Ink Made From Smokers' Lungs Convinces Some to Quit

A person makes a drawing using ink made from the lungs of longtime smokers. BBDO Proximity Thailand / Thai Health Promotion Foundation

A campaign by a Thai health group uses an unusual medium to convince people to give up cigarettes: ink made from the lungs of longtime smokers.

The Thai Health Promotion Foundation, an autonomous government agency that promotes a "healthy lifestyle," collaborated with ad agency BBDO Proximity Thailand and Bangkok-based Chulalongkorn University to make ink from the char in donated lungs. They created a number of ads using the material (as you can see in the video below) and gave out samples of the material at events around the country in 2014 called "The Black Lungs Ink," AdWeek reports.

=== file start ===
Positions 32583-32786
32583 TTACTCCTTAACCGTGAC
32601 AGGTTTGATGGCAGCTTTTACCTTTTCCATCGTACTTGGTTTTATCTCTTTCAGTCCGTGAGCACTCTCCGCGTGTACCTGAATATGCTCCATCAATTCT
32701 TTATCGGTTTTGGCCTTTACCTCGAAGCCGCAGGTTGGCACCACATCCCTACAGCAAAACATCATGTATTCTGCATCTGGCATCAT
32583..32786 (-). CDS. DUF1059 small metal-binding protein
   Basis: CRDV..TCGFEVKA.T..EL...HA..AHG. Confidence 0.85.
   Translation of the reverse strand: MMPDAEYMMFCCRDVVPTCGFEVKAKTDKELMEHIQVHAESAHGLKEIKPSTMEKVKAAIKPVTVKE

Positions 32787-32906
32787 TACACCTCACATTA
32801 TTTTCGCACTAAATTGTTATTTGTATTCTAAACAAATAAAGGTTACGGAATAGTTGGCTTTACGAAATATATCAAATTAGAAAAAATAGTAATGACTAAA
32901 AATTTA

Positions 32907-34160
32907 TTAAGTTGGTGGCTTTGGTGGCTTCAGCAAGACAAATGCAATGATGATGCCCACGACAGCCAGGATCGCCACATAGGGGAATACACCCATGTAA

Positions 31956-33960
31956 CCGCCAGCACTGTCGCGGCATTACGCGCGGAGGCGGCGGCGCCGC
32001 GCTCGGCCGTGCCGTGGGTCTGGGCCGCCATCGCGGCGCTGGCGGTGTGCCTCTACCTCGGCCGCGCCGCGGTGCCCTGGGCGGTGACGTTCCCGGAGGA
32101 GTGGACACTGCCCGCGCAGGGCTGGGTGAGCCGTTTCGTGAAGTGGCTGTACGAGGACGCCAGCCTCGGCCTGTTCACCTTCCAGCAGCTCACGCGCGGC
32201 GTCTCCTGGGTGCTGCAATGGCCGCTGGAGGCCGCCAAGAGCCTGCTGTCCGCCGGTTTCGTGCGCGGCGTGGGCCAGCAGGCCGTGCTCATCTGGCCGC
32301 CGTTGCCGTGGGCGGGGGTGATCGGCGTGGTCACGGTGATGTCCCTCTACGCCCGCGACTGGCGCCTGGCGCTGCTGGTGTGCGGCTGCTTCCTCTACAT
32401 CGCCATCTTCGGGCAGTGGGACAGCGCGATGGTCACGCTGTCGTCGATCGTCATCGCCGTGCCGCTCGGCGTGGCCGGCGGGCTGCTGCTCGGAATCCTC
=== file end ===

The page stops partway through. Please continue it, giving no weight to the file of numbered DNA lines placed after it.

The experiment seems to be working: Compared with last year, five times more people have signed up for the health foundation's program to quit smoking (so far this year, presumably), according to the video.

A large number of people smoke in Thailand, creating a burden on the health care system. According to the government, 47 percent of men and nearly 3 percent of women smoked in 2011, a total of 13 million adults or 24 percent of the population. In the United States, just under 18 percent of adults smoke cigarettes.

Smoking is also a financial burden on Thailand. Thai people spend more than 10 percent of their income on tobacco products. That's perhaps one reason why 54 percent of Thai smokers have thought about or planned to give up the habit, the government says.